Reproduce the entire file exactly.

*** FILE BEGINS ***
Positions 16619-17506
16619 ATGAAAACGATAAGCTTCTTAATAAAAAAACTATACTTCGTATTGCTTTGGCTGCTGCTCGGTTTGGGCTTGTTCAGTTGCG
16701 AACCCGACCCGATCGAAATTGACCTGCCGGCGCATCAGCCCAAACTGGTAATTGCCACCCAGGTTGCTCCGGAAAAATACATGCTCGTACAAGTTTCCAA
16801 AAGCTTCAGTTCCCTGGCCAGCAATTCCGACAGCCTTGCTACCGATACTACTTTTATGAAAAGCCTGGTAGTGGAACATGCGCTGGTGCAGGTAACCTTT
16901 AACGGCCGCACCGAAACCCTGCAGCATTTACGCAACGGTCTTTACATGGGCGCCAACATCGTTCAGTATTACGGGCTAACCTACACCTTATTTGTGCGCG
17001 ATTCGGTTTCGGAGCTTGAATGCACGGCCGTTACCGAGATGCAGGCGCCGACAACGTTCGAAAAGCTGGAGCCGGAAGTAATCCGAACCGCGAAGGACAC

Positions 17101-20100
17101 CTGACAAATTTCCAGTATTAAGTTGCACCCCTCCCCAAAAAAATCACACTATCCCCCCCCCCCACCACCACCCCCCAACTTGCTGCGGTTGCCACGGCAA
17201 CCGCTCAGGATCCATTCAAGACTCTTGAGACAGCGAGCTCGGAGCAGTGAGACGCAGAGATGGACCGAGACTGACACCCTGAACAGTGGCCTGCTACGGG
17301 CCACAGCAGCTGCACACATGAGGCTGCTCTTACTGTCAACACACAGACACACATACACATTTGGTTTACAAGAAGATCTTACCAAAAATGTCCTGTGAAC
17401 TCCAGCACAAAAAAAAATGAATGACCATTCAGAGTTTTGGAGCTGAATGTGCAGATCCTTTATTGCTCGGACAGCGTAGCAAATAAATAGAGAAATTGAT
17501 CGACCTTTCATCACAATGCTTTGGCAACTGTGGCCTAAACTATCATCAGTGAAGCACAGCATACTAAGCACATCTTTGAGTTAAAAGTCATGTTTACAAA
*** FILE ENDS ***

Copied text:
Positions 16619-17506
16619 ATGAAAACGATAAGCTTCTTAATAAAAAAACTATACTTCGTATTGCTTTGGCTGCTGCTCGGTTTGGGCTTGTTCAGTTGCG
16701 AACCCGACCCGATCGAAATTGACCTGCCGGCGCATCAGCCCAAACTGGTAATTGCCACCCAGGTTGCTCCGGAAAAATACATGCTCGTACAAGTTTCCAA
16801 AAGCTTCAGTTCCCTGGCCAGCAATTCCGACAGCCTTGCTACCGATACTACTTTTATGAAAAGCCTGGTAGTGGAACATGCGCTGGTGCAGGTAACCTTT
16901 AACGGCCGCACCGAAACCCTGCAGCATTTACGCAACGGTCTTTACATGGGCGCCAACATCGTTCAGTATTACGGGCTAACCTACACCTTATTTGTGCGCG
17001 ATTCGGTTTCGGAGCTTGAATGCACGGCCGTTACCGAGATGCAGGCGCCGACAACGTTCGAAAAGCTGGAGCCGGAAGTAATCCGAACCGCGAAGGACAC

Positions 17101-20100
17101 CTGACAAATTTCCAGTATTAAGTTGCACCCCTCCCCAAAAAAATCACACTATCCCCCCCCCCCACCACCACCCCCCAACTTGCTGCGGTTGCCACGGCAA
17201 CCGCTCAGGATCCATTCAAGACTCTTGAGACAGCGAGCTCGGAGCAGTGAGACGCAGAGATGGACCGAGACTGACACCCTGAACAGTGGCCTGCTACGGG
17301 CCACAGCAGCTGCACACATGAGGCTGCTCTTACTGTCAACACACAGACACACATACACATTTGGTTTACAAGAAGATCTTACCAAAAATGTCCTGTGAAC
17401 TCCAGCACAAAAAAAAATGAATGACCATTCAGAGTTTTGGAGCTGAATGTGCAGATCCTTTATTGCTCGGACAGCGTAGCAAATAAATAGAGAAATTGAT
17501 CGACCTTTCATCACAATGCTTTGGCAACTGTGGCCTAAACTATCATCAGTGAAGCACAGCATACTAAGCACATCTTTGAGTTAAAAGTCATGTTTACAAA